Imagine that Uncle Sam suddenly morphed into Samuel Smith, CEO of Federal Enterprises, Inc., a conglomerate with 2.8 million employees in 2009, $2.2 trillion in revenues in 2010, and a proposed budget of $3.7 trillion for 2012.
If this private company were run the way Washington works, newspaper headlines soon would scream: "Mr. Smith Goes to Attica."
Washington's routine accounting methods would trigger indictments against similarly behaved business executives. In fact, people have been convicted for operating as Washington has for decades.
Consider Democrats' mishandling of $500 billion in Medicare funds.
Rep. John Shimkus, R-Ill., grilled Health and Human Services Secretary Kathleen Sibelius about this at a March 3 Capitol Hill hearing.
"Your law cuts $500 billion in Medicare," Shimkus reminded Sebelius. "Then you're also using the same $500 billion to say you're funding healthcare [reform]. Your own actuary says you can't do both."
"So," Shimkus continued, "are you using it to save Medicare, or are you using it to fund healthcare reform? Which one?"
Secretary Sebelius confessed: "Both."
"So, you're double-counting," Shimkus replied.
"The same dollar can't be used twice," observed Rep. Joe Pitts, R-Pa. "This is the largest of the many budget gimmicks Democrats used to claim Obamacare would reduce the deficit."
As any college business major knows, such double-counting would earn a big fat F on an accounting final. Far worse, this is illegal. This Medicare flim-flam parallels WorldCom's double counting of revenues, among the defunct telecommunications company's $11 billion in accounting fabrications.
Such graft transformed Bernard Ebbers from WorldCom's CEO into federal prisoner No. 56022-054. He is at Oakdale Penitentiary in Louisiana, serving 25 years for fraud, conspiracy, and filing false statements.
Meanwhile, Democrats and Republicans maintain a misallocation-of-funds conspiracy within a Ponzi scheme called Social Security. In 2009, Heritage Foundation analyst David John reports, Social Security received $689.1 billion in payroll-tax revenues. It paid beneficiaries $685.8 billion, leaving a $3.3 billion surplus.
The Treasury took this $3.3 billion and placed a non-negotiable special issue Treasury note of equal nominal value into the Social Security Trust Fund. These self-IOUs (literally stored in a filing cabinet in Parkersburg, W.Va.), obligate future Congresses to tax or borrow money to pay these retiree-benefit bonds decades hence.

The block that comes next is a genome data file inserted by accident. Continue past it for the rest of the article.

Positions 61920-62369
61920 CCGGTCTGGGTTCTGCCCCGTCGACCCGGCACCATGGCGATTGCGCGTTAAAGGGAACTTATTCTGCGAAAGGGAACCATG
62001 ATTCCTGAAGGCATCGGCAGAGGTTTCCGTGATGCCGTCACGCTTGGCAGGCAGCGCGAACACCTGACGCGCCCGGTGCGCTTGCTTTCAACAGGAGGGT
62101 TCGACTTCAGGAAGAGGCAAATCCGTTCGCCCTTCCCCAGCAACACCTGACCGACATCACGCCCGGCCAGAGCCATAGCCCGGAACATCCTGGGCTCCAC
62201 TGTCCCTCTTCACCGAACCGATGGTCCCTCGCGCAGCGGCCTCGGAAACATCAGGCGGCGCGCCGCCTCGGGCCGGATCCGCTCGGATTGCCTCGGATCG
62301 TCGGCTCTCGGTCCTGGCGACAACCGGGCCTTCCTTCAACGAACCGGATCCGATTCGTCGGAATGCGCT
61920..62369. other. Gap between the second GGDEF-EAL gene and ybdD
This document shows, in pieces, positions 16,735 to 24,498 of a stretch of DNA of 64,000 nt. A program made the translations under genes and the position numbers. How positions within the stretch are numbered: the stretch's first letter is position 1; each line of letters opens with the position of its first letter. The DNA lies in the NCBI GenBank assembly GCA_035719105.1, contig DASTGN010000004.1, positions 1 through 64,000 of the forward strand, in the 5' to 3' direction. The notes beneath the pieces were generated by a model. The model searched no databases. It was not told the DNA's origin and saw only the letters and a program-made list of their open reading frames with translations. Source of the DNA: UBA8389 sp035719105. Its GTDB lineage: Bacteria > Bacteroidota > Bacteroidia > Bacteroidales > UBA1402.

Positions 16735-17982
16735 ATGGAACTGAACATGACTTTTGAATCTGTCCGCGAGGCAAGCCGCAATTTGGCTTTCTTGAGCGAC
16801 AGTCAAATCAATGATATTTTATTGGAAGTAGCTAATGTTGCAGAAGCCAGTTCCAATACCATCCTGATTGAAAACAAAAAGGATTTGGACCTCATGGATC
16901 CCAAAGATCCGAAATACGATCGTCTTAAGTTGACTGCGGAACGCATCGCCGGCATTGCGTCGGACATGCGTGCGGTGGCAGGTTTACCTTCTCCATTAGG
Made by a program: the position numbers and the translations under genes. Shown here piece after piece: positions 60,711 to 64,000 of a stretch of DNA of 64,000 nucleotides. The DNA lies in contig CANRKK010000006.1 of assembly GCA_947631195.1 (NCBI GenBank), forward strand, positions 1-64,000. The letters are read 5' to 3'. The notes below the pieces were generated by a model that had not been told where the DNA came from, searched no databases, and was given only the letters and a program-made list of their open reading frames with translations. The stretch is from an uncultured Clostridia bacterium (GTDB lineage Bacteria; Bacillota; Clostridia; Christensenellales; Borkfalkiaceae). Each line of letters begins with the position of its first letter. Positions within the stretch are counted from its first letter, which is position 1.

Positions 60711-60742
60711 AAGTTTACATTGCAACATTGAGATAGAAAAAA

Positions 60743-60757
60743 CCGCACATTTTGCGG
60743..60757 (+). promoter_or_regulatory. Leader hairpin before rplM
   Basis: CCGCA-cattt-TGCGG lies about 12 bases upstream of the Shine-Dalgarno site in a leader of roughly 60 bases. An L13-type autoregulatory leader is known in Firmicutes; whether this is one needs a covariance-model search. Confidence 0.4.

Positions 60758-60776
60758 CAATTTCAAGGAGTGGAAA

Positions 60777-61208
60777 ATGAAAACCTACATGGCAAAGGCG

Congress then spent this $3.3 billion on everything from ethanol to education to the EPA.
Such chicanery smacks of embezzlement under Section 664 of the Employee Retirement Income Security Act (ERISA). On March 9, a federal appeals court endorsed the convictions of executives Sigmund Eriksen and Raymond Eriksen, as Judge Milan D. Smith Jr.'s opinion states: "stemming from their misappropriation of employee 401(k) contributions to pay their company's operating expenses."
Staffers at Lunde Electric Company, a now-sunk Seattle maritime electrical-repair firm, eventually were made whole. Nonetheless, this father and son each must endure two years of probation, a $20,000 fine, and 240 hours of community service.
The Securities and Exchange Commission and Section 448 of the Internal Revenue Code require that nearly all companies with revenues exceeding $5 million use accrual accounting to reflect current finances and long-term liabilities.
Despite being elephantine, the federal government instead employs cash-basis accounting — as do dry cleaners and shoe-repair shops. "Since cash-basis accounting ignores government obligations to spend money in the future, it gives a disastrously incomplete and inaccurate picture of where the government really stands," wrote CPA and former Republican Congressman Joseph DioGuardi in his book, "Unaccountable Congress."
Similarly, the Code of Federal Regulations features this Securities and Exchange Commission rule: "Financial statements filed with the Commission which are not prepared in accordance with generally accepted accounting principles will be presumed to be misleading or inaccurate."
Thus, if presented by a private company, Uncle Sam's books would be considered dodgy, if not cooked.
As Washington struggles to cap a giant geyser of red ink, it should stop practicing accounting that, in business, would be considered criminal.
Deroy Murdock is a columnist with Scripps Howard News Service and a media fellow with the Hoover Institution on War, Revolution and Peace at Stanford University. Email him at deroy.Murdock@gmail.com
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